Space Music: Discovery Wakes up to Shatner, Big Head Todd


"Thanks you, Earth, for (Image courtesy NASA)

Remember NASA's "Space Rock" contest? Well, 2.4 million people cast their online ballots to vote for some orbital wake-up music. Sadly, they were limited to a list of 40 previously played wake-up songs that included such tracks as "Kryptonite" by 3 Doors Down. Hey, I guess the sight of an orbital sunrise can make just about anything sound good.

Luckily neither Kryptonite nor Train's "Drops of Jupiter" will go down in space music history. The winning track was Blue Sky" by Big Head Todd and the Monsters, which was written for the Space Shuttle Discovery's "return to flight" mission in 2005, the first shuttle mission to follow the 2003 Columbia disaster. Fair enough.

You'll have a chance to listen to this live right here on March 8 at 2:23 a.m. Here's a quick fan video of the tune in case you (like me) haven't heard it before: [youtube=http://www.youtube.com/watch?v=YRwF-npyf_0&w=610]

This morning, however, the Discovery crew woke up to a special greeting from the William Shatner, the actor best known to me as the star of "The Devil's Rain" but most famous for his role as Captain Kirk on "Star Trek." This is what the Shat had to say, per The Register:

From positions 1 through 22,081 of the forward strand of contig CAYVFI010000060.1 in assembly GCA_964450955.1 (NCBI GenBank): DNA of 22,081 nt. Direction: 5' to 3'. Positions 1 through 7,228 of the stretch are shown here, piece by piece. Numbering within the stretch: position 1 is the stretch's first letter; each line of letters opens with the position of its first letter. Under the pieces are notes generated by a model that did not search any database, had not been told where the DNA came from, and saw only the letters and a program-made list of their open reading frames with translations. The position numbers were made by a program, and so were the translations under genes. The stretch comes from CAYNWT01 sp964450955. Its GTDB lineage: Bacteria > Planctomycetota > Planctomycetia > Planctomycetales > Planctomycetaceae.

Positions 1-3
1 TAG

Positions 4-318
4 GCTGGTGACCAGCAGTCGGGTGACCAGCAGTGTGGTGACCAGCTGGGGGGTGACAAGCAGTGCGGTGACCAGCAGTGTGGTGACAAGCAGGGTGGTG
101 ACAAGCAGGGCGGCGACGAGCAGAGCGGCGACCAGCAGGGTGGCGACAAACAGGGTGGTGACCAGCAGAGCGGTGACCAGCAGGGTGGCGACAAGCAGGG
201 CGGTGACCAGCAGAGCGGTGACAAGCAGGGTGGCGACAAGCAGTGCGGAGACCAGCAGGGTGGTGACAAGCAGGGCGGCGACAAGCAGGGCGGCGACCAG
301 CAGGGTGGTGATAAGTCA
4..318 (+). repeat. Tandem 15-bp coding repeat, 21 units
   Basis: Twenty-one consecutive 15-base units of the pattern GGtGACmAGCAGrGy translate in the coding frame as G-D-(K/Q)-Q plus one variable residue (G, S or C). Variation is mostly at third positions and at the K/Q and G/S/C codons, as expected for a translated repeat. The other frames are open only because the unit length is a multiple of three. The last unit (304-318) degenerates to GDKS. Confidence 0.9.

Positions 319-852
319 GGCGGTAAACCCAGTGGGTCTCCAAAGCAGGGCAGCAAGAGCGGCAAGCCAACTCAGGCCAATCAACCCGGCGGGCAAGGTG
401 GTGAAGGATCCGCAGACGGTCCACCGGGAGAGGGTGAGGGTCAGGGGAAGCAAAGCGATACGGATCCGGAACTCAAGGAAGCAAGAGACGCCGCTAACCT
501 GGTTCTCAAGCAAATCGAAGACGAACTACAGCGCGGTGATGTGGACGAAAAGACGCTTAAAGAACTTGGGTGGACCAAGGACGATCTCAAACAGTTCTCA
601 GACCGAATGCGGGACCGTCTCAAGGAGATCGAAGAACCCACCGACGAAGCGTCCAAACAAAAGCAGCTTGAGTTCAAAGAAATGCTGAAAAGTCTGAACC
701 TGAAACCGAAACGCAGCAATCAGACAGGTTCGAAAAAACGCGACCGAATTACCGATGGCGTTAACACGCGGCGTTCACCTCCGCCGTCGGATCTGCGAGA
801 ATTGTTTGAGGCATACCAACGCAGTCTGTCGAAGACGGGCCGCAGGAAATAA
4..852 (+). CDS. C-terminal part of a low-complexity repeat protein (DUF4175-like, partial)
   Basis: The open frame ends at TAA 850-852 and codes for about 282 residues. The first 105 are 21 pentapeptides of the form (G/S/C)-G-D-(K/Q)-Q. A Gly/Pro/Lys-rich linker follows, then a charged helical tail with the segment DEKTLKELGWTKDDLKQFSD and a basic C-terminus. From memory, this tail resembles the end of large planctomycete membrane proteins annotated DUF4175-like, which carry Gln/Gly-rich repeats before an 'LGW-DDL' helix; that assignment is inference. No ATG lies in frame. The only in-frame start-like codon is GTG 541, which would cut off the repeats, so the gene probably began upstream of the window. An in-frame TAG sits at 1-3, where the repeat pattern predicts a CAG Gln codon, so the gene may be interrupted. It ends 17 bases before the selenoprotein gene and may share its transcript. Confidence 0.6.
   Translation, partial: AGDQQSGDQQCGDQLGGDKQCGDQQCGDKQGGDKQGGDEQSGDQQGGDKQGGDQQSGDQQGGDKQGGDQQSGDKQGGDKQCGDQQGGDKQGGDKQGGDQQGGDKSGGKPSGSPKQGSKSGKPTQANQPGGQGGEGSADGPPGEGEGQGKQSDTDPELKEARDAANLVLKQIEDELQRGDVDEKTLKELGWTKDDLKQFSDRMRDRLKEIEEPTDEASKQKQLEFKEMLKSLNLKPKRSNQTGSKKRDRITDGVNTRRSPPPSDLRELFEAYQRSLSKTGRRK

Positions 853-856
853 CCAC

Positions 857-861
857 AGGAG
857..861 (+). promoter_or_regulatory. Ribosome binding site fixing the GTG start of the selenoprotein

"Space, the final frontier. These have been the voyages of the Space Shuttle Discovery. Her 30-year mission: To seek out new science. To build new outposts. To bring nations together on the final frontier. To boldly go, and do, what no spacecraft has done before."

Then ground control flooded Discovery with the classic "Star Trek" theme song by Alexander Courage. There you have it. Space music history. If you're curious to see how the complete voting turned out, NASA has all the stats right here.

As always, you can find the Stuff to Blow Your Mind podcast on iTunes, Zune and the RSS feed and be sure to check out the other Space Music posts.

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About the Author: Robert Lamb spent his childhood reading books and staring into the woods — first in Newfoundland, Canada and then in rural Tennessee. There was also a long stretch in which he was terrified of alien abduction. He earned a degree in creative writing. He taught high school and then attended journalism school. He wrote for the smallest of small-town newspapers before finally becoming a full-time science writer and podcaster. He’s currently a senior writer at HowStuffWorks and has co-hosted the science podcast Stuff to Blow Your Mind since its inception in 2010. In his spare time, he enjoys traveling with his wife Bonnie, discussing dinosaurs with his son Bastian and crafting the occasional work of fiction.